MN: The whole sense of a reptile house is of a place that you go when you’re a kid and if you looked into the vitrines and you couldn’t see the reptiles, it was more frightening.

There was something about those turnstiles that interested me is that although you didn’t use them, they were in the back room as part of a huge pile of junk. It was like almost a trick within a trick. I knew that those were meant to be part of the work but I was confused – was that still part of the work that back room behind the “members only” door?

MN: Yeah. The sense of the place as a private place, an invitation only space with a buzzer on the door, and as a public space with turnstiles was very different, so I left them out. It seemed more fake in a way. It was reiterating the sense of spectacle too much but as a part of the pile of junk out the back, you’ve got this half frame wall and a pile of junk, it seemed more apt. I wanted to suggest that the work wasn’t quite finished, that there was still more to come.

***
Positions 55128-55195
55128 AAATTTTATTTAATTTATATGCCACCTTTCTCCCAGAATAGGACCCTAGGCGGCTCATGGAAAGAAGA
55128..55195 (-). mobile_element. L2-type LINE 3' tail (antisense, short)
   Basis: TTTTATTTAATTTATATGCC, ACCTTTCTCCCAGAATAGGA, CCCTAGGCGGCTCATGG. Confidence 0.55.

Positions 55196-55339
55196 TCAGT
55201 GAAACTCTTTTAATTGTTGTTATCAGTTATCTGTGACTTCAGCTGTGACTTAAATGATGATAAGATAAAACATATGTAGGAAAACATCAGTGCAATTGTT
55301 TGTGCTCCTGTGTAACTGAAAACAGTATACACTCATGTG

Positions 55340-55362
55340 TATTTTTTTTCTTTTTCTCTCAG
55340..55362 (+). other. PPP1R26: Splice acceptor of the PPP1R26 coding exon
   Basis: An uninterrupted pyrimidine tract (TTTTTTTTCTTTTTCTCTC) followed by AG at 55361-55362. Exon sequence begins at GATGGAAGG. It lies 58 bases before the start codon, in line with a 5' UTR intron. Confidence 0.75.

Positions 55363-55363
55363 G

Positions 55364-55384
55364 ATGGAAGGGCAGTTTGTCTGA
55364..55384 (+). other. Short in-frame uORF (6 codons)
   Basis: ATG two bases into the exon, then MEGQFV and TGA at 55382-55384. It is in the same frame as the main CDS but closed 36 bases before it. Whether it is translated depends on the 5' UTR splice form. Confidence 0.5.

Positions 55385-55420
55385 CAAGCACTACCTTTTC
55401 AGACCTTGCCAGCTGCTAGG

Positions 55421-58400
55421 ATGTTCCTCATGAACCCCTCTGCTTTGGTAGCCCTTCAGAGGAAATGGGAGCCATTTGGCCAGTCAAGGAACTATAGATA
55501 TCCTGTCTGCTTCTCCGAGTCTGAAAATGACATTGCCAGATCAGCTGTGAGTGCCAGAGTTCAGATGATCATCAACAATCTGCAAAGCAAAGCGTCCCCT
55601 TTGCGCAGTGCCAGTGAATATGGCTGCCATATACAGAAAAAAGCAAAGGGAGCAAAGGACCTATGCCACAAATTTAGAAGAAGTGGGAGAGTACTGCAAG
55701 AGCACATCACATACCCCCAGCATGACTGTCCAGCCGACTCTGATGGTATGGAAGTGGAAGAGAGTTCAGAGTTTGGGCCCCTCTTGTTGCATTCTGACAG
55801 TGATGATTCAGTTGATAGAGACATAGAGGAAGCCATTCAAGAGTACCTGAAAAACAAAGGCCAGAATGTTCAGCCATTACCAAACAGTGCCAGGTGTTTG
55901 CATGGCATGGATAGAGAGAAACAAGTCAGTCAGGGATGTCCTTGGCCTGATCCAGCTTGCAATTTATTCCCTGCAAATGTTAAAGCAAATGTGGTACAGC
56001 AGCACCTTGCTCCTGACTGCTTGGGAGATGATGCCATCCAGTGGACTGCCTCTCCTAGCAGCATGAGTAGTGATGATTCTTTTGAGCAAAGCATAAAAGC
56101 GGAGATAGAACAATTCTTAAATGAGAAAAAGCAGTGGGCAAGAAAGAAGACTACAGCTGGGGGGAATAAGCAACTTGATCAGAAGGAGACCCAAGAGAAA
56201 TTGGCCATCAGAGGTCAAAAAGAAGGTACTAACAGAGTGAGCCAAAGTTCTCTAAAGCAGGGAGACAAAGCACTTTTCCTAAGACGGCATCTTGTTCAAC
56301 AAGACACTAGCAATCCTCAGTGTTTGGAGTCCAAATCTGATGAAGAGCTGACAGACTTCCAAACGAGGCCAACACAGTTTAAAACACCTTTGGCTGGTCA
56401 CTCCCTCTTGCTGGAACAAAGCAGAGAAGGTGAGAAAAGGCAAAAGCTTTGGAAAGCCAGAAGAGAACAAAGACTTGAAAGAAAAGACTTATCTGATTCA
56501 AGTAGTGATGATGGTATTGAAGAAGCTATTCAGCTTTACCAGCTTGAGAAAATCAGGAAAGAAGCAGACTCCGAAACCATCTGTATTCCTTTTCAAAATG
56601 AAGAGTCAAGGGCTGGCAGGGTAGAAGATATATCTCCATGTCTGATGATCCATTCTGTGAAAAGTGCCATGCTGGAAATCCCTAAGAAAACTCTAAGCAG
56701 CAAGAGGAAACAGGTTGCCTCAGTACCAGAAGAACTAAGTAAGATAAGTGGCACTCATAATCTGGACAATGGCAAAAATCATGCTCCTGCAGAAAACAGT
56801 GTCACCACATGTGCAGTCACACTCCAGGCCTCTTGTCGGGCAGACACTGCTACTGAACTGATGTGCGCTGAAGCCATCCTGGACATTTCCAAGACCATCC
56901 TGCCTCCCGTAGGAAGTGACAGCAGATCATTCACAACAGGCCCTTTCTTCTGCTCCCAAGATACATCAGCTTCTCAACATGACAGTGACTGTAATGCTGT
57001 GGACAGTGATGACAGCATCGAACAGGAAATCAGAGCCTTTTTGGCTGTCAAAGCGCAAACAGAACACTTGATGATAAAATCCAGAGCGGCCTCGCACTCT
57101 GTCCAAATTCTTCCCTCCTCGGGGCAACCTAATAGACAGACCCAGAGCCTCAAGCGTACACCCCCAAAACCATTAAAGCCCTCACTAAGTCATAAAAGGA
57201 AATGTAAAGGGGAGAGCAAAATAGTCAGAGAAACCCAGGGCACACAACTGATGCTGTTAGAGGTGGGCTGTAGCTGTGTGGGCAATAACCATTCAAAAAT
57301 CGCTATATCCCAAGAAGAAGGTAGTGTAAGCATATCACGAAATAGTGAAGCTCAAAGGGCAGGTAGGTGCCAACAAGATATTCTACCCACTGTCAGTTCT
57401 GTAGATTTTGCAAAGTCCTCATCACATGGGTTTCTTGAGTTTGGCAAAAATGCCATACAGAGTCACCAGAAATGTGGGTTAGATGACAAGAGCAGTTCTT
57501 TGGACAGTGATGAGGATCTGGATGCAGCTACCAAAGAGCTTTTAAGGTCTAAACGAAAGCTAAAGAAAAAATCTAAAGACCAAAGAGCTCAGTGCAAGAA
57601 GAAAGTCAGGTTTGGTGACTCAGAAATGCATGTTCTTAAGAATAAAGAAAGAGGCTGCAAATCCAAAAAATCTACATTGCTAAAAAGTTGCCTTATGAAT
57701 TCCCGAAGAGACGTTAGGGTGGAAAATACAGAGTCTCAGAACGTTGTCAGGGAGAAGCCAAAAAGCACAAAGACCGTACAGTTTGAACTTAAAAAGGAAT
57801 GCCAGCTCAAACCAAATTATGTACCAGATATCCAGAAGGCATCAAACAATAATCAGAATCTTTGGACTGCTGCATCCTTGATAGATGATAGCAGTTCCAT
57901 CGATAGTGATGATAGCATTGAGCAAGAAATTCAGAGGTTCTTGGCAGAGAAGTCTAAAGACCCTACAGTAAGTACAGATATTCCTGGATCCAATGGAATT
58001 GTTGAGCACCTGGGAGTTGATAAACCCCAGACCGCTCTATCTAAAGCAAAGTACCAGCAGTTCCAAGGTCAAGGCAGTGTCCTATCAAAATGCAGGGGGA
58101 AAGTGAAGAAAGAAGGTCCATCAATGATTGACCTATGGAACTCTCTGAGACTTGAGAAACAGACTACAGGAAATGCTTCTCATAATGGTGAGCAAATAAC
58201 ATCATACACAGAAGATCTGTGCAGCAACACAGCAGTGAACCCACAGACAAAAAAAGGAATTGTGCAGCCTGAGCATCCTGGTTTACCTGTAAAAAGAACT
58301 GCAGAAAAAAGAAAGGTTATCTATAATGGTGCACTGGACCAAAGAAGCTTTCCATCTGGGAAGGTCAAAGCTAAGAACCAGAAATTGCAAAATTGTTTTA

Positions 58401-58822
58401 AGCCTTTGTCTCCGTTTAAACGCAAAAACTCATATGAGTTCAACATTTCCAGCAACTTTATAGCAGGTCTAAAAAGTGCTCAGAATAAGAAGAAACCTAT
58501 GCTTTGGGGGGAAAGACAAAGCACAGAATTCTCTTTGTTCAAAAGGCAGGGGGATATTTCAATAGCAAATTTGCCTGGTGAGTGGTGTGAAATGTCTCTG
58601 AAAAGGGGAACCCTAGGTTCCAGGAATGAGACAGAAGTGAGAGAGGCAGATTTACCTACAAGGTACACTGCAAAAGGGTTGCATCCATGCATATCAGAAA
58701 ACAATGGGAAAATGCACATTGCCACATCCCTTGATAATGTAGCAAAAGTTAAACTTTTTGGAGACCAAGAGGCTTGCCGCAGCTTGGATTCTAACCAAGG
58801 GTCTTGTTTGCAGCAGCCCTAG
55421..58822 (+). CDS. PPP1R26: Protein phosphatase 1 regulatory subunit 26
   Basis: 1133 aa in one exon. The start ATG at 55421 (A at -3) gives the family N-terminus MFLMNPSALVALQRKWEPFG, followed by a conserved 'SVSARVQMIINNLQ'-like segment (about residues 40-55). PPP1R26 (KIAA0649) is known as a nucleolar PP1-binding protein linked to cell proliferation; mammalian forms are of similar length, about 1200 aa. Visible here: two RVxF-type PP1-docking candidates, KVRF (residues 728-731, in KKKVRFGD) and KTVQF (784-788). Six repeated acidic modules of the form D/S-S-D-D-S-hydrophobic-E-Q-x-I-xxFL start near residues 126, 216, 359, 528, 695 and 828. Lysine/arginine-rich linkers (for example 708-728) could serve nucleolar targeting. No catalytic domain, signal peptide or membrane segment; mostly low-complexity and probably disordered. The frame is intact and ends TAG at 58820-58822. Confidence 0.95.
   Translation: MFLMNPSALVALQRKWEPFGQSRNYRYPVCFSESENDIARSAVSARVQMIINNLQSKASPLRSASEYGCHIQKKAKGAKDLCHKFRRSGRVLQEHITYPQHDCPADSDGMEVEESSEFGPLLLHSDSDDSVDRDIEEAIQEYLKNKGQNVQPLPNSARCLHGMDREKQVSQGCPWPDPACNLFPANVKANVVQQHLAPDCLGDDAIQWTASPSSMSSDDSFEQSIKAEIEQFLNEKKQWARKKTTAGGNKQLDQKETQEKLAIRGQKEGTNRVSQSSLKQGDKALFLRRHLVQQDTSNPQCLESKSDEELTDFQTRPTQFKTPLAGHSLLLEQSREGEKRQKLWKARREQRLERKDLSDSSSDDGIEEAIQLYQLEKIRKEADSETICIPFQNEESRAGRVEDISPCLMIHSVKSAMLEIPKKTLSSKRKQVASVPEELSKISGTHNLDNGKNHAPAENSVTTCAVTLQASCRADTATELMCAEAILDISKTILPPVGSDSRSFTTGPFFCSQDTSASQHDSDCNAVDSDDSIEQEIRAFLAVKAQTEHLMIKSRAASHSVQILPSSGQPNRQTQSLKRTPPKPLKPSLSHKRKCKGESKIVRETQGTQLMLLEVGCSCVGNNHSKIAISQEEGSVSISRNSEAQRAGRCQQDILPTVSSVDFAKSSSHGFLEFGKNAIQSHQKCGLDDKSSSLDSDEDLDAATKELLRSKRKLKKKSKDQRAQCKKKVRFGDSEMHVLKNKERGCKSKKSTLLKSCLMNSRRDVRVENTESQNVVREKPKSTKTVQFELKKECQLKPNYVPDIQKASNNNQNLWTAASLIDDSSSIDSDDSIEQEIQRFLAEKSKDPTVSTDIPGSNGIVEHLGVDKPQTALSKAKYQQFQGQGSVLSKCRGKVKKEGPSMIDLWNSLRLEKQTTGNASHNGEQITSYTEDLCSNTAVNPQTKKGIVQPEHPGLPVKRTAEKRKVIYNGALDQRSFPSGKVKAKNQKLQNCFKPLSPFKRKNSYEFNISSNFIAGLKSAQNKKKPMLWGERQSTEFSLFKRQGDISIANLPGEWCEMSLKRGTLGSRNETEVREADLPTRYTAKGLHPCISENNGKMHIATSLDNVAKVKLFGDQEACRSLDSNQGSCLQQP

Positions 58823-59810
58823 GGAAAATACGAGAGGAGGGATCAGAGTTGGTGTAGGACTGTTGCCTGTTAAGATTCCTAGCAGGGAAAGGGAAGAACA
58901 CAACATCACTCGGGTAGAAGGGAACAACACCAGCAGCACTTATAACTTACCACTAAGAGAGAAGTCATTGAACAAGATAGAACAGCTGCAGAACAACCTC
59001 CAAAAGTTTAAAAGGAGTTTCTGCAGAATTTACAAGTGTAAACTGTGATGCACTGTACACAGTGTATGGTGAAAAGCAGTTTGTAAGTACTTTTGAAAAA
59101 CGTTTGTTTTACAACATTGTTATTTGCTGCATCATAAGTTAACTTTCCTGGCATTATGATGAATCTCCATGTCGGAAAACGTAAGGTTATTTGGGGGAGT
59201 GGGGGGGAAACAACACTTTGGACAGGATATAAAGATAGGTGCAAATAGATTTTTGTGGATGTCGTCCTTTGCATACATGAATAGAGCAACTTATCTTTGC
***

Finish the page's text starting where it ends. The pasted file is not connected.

Mike Nelson, Quiver of Arrows, 2010
Mixed media, 10 1/2 x 36 x 35 feet.
303 Gallery

I was reading back on some of your recent press – Art & Text and the Tate Magazine. The corridor theme has seemed to continue. You mentioned it was an emergent theme in your work.

MN: Yeah, the corridors are there by default, they are a formal device. I think this piece is moving away from the “corridor” effect.

What’s interesting about that space behind the vitrines is that obviously, you work has a lot of narrative clues to help build up clues for the viewer, but the corridors are quite abstract, quite blank. I find those spaces the most affecting.

MN: This piece is a lot more abstract than the earlier work. In a way it’s more akin to the work I did in Glasgow where I built a nightclub. There’s an overriding metaphor rather than a tangential narrative built up out of clues and reference points. This work is to be read as an entity than through the constituent bits and pieces.

That was my next question – you build up a narrative through the detritus, but the metaphorical implications of those kinds of spaces are quite intriguing.